In Science, the scientists reported that later freezes and earlier thaws translate into air temperatures increasing at about 1.2°C per 100 years. In the journal Oceanography and Limnology they analyzed 65 lakes and rivers in the Great Lakes region and determined that the thawing trend has accelerated in recent years.
Lakes in New England thaw more than a week earlier now than in 1850, the U.S. Geological Survey reported. Between 1850 and 2000, lake ice thawed 9 days earlier in northern and mountainous areas of New England and by 16 days in more southerly locations. The researchers catalogued ice-out dates for 29 New England lakes. In Alaska, the Nenana Ice Classic makes an annual lottery of the spring thaw, offering people the chance to bet of the precise time the winter ice on the Tenana River breaks up.

For Earth's land areas, 2007 was the warmest year on record. This year, record cold is more the norm. Global land-surface temperatures so far are below the 20th-century mean for the first time since 1982, according to the National Climatic Data Center. Last month in China, snowstorms stranded millions of people, while in Mumbai, officials reported the coldest day in 46 years.

Yet, England basked in its fourth-warmest January since 1914, the British Met Office reported. The crocus and narcissus at the U.K.'s Royal Botanical Gardens at Kew flowered a week earlier than last year -- 11 days ahead of their average for the decade and weeks ahead of their pattern in the 1980s. In Prague, New Year's Day was the warmest since 1775.

"It is difficult to judge the significance of what we are seeing this year," said Kew researcher Sandra Bell. "Is it a glitch or is it the beginning of something more sinister and alarming?"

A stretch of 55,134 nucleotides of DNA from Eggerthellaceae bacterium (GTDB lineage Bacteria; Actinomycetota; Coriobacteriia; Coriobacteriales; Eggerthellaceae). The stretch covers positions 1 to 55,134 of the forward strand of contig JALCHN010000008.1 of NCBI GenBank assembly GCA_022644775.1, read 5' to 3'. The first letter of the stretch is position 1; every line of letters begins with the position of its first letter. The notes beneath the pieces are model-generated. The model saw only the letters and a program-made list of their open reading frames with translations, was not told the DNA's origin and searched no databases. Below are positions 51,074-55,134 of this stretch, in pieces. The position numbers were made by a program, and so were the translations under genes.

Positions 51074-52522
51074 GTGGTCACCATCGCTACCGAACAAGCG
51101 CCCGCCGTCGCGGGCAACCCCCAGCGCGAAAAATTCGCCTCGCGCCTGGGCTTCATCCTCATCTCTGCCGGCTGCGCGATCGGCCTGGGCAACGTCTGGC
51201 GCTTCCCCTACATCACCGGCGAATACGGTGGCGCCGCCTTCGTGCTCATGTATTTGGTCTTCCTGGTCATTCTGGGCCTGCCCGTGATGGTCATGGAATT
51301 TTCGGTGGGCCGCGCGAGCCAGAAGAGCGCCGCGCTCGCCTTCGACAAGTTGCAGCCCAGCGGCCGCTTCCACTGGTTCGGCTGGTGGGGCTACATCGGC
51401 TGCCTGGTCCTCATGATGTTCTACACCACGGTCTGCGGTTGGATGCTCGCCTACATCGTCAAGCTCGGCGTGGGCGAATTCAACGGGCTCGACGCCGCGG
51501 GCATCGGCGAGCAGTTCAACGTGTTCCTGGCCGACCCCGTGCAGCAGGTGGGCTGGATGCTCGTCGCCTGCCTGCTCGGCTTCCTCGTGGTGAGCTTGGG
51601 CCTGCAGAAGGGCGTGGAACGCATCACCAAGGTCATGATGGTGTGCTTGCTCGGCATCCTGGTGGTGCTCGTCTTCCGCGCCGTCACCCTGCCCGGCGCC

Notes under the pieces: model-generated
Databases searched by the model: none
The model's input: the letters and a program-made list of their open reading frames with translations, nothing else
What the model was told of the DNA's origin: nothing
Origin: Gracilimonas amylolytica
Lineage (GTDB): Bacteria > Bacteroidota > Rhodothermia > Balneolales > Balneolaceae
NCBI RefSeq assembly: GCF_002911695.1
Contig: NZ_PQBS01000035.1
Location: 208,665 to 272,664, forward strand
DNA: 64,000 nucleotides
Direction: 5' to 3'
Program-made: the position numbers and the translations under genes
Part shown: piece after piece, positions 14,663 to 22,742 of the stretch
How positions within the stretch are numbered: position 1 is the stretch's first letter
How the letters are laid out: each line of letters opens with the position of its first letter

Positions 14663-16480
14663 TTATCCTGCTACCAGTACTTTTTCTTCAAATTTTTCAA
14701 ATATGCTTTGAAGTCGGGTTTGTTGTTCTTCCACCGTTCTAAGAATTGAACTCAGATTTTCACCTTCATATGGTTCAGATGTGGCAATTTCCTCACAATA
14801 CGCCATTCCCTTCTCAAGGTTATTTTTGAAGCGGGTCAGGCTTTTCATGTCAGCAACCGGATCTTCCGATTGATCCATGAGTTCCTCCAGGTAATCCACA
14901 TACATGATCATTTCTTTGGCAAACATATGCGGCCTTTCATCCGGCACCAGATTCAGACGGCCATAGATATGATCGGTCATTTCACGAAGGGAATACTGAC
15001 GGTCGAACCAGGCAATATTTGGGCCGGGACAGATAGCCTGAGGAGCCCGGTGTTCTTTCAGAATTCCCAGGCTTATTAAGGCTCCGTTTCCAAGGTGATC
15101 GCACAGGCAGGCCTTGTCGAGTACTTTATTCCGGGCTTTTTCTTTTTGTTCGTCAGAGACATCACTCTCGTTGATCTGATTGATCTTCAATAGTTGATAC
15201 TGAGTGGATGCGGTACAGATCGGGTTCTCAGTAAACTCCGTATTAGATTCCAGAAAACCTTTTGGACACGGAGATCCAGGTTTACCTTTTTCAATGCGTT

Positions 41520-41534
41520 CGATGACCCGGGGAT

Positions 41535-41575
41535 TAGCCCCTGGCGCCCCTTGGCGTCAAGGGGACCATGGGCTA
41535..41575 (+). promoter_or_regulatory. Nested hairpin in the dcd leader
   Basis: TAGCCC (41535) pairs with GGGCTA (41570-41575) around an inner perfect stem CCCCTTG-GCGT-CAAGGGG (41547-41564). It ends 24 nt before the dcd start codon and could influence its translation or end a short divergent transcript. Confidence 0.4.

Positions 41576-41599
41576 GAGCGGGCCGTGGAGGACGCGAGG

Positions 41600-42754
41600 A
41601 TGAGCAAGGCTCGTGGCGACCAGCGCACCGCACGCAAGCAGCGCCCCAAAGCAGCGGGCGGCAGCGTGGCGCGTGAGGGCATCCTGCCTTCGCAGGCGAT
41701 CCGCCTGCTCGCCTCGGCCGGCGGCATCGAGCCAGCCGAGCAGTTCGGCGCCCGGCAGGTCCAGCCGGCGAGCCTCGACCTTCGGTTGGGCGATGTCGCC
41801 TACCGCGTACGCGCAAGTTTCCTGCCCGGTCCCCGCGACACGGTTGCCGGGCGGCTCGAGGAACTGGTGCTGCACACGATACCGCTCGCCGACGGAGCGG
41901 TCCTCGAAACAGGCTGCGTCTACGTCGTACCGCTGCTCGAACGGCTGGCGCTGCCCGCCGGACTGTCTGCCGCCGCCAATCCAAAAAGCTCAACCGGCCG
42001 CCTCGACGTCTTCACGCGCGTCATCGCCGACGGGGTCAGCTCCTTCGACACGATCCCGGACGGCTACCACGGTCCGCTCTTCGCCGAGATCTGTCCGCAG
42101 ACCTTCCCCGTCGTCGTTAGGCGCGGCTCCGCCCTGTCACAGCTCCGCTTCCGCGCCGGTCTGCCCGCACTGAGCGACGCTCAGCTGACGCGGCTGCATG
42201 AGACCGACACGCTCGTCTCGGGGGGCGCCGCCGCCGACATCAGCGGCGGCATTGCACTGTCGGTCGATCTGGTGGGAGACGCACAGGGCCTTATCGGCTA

Seeking the order underlying so much variation, scientists have combed generations of farm records, maple-sugaring notes, bird-watchers' logs, botanical files, museum indexes and religious documents. Assembling a mosaic of incremental shifts, researchers believe they detect the effects of rising temperatures on seasonal rhythms touching on hundreds of species.

"The year-to-year variation confuses people," said University of Wisconsin freshwater-ice expert John Magnuson. "Over the long-term -- 150 years -- the trend is unmistakable."

After studying notes kept by amateur pond-watchers, for instance, scientists at the U.S. Geological Survey concluded that lakes in the New England highlands now thaw almost two weeks earlier than in 1850, a sign of a warming climate.

This spring, the behavior of Nenana's frozen river is anyone's guess. Last Sunday, lottery workers were out on the ice -- already 41 inches thick -- setting up the spruce pyramid, anticipating a breakup in late April or May. They celebrated the construction with fireworks, sled-dog races and a fur-hat contest.

Over the decades, the river ice has confounded predictions. Some players have bet based on computer analysis of past temperatures and ice thickness; others have looked to sunspot activity.

None of them have won.

"Sometimes I use birthdays and sometimes I pull numbers out of a hat," said lottery manager Cherrie Forness. "We almost won one year. It was a second away from our minute. But a second away doesn't count."